Though the word temptation generally suggests something negative, illicit, something that is synonymous with sin, or something we should not be doing (e.g. I'm tempted to have a second chocolate mousse) the Latin, Hebrew, and Greek  roots of temptation are morally neutral.  Those roots include “trying,” “testing,” or “proving.”  Indeed, some versions of the Our Father pray 'do not put us to the test' rather than the familiar, 'lead us not into temptation.'

Each of the temptations satan dangled in front of Jesus were tests of his trust in God the Father.  Each tested Jesus’ obedience to his Father, who is our Father as well.  Unlike Adam, who disobeyed God’s command, Jesus, the New Adam, was obedient to the Father’s will in all things, even to accepting death on the cross. Satan tempted Jesus, who was hungry from fasting, tired from prayer, and disoriented in the desert.  Satan tests us in the same way when we are in the same condition.  Those temptations dance in front of our eyes and frolic in our minds when we are hungry, tired, or disoriented and confused.  They are the temptations we must confront when dissatisfied with the status quo or more concerned with things of the world.

In the first test Satan tempted a hungry Jesus with bread.  “C’mon, take care of yourself.  You can be self-sufficient.  Aw Jesus, just do it.”  It is more than bread at issue here.  The temptation is to arrogant self-sufficiency, to taking care of number one to the exclusion of everything and everyone else.  Me, myself, and I.  That temptation looms large in our lives in ways that are unique to each of us.   

The third temptation was to put God to the test. “Hey Jesus, it’s quid pro quo. You jump and the Father saves you. If he don't . . . welllllll, guess you was wrong dude.”  God is not a divine marionetteer.  God does not pull our strings to make us dance.  God does not quotecause unquote things to happen for the entertainment value of watching us struggle. "Why did God give me cancer?"   Nor is God a marionette that we control with strings made of prayer.  “If this happens I will no longer believe in God.”  Both statements are appropriate to a three year-old but not an adult.

How often do we test God in this way?  How often do we demand that God answer our prayers in a very specific way, according to a highly detailed script of which we hold the only copy? The late Jesuit Father Stanley Marrow,  accurately wrote that, '. . . our appetite for signs is insatiable.  We are forever testing to see if God is still there, to check whether our prayers are getting through.'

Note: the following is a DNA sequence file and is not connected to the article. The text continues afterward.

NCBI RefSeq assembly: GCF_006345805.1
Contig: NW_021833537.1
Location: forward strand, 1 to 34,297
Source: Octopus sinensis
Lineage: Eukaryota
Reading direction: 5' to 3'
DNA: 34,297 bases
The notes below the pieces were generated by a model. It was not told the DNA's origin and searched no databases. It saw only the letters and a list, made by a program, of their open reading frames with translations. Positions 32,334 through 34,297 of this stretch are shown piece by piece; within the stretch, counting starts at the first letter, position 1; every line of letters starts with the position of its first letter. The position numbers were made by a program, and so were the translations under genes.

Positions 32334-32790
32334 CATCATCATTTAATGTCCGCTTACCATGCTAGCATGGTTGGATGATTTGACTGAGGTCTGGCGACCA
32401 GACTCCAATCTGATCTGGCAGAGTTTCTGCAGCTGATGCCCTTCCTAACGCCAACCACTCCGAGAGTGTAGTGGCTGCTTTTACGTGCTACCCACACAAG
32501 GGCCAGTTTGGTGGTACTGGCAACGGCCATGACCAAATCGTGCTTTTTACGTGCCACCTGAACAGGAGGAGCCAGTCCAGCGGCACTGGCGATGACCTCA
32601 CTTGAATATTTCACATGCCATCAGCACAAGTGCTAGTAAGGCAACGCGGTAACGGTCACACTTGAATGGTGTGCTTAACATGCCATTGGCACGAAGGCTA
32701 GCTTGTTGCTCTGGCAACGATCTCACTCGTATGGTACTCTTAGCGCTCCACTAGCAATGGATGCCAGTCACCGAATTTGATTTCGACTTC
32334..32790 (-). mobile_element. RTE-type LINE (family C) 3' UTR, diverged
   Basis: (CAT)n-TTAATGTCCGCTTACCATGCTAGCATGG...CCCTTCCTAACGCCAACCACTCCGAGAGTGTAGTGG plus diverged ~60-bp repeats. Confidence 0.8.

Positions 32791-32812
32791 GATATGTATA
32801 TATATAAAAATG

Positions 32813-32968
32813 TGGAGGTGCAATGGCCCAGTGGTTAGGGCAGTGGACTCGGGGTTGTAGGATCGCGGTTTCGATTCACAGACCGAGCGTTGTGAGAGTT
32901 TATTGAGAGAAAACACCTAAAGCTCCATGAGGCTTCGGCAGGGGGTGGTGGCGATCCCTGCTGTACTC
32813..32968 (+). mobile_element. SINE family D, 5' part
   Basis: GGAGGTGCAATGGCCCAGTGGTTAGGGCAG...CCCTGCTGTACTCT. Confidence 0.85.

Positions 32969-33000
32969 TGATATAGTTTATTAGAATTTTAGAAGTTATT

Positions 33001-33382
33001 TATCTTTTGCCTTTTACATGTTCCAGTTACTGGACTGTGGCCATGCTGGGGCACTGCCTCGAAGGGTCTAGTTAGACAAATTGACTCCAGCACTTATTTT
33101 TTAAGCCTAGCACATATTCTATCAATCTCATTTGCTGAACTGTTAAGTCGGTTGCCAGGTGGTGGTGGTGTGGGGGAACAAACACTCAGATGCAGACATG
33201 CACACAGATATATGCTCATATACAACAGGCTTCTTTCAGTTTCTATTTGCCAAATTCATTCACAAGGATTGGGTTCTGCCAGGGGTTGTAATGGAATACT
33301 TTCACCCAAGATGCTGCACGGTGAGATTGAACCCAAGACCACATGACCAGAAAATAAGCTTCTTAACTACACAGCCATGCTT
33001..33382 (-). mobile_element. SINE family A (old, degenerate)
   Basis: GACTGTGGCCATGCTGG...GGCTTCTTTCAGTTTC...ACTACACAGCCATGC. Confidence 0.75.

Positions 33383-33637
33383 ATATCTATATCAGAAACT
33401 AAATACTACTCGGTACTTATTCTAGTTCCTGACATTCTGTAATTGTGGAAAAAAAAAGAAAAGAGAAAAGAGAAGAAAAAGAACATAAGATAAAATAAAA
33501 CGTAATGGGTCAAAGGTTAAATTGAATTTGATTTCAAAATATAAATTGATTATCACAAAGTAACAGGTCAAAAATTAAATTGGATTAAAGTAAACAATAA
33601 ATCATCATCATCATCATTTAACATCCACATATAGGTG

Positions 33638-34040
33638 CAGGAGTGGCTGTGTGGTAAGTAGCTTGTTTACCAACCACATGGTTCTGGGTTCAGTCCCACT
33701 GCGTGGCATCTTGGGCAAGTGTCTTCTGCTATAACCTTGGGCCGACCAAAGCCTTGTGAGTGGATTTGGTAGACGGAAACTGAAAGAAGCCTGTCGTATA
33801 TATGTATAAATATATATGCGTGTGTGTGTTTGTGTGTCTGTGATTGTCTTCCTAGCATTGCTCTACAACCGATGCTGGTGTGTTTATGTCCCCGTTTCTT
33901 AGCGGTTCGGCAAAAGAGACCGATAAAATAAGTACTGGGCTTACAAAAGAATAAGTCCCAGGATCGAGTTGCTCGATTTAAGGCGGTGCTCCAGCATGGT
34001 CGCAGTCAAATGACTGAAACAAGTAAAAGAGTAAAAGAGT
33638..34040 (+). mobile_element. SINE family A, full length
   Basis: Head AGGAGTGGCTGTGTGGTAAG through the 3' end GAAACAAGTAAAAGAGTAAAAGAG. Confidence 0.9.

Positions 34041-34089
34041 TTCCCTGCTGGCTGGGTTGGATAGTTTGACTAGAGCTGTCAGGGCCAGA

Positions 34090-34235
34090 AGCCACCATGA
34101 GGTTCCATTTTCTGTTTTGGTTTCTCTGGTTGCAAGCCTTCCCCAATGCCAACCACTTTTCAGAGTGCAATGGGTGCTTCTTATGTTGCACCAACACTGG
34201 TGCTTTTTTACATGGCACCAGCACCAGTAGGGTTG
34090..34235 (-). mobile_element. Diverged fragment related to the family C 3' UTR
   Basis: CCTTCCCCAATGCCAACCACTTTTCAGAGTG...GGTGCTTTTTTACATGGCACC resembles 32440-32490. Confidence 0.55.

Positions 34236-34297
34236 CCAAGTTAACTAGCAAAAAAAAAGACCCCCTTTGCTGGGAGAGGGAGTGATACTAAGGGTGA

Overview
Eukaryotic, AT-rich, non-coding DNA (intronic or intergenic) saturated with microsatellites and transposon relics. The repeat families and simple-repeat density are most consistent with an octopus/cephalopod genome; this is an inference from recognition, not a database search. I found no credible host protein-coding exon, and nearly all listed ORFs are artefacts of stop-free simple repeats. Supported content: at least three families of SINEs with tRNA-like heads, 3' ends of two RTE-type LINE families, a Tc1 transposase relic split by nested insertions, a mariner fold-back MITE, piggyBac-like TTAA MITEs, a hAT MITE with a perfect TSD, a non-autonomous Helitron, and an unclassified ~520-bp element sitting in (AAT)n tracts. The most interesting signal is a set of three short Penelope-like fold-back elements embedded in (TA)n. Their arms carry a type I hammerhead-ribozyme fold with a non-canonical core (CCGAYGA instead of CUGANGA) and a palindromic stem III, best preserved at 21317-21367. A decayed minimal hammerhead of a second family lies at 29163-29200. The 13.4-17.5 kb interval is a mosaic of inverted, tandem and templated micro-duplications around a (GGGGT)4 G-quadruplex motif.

The second, and in some ways most fascinating, temptation is the classic Faustian bargain.  “Sell your soul.  Worship me. I will give you great power.”  Power. Prestige.  Money.  Control. These idols have replaced God in too many lives.  They drive both major political parties, and all of the minor ones.  Those idols have contributed mightily to the diminishment of the quality of our lives, to say nothing of the sad incivility that now marks public discourse and discussion.  That Faustian bargain is summarized in the pathetic bumper sticker:  "He who has the most toys when he dies wins."

All of Jesus' replies to the evil one's tests were direct quotes from the Book of Deuteronomy, the Torah, the Old Testament, the only scripture he knew.  Throughout all of the temptations Jesus chose to obey the will of God the Father. He freely chose obedience.  In so doing he made it possible for us to imitate Him in our own exercise of free will, the gift that, along with the ability to use words in speech, sets humans high above all lower animals.  

The meaning of freedom is wildly misunderstood.  Freedom is not a release from restrictions, rules, or responsibility. That may be the freedom for the college student away from home for the first time but it is not true freedom.  Freedom is not the opportunity to choose anything whatsoever, whenever, and without consequence.  Dogs and monkeys can do that.  Lower animals have no will, free or otherwise. They only have instincts.  Freedom is not the ability to adopt individual and highly idiosyncratic attitudes toward life or morality.  Human freedom is freedom for.  It allows us to say yes or no.   As we see in Jesus' example it gives us the opportunity to say yes or no to one's self.  Freedom allows us to decide for or against ourselves.  It allows us to decide for or against God.  Humans alone have the opportunity to choose or to reject sin.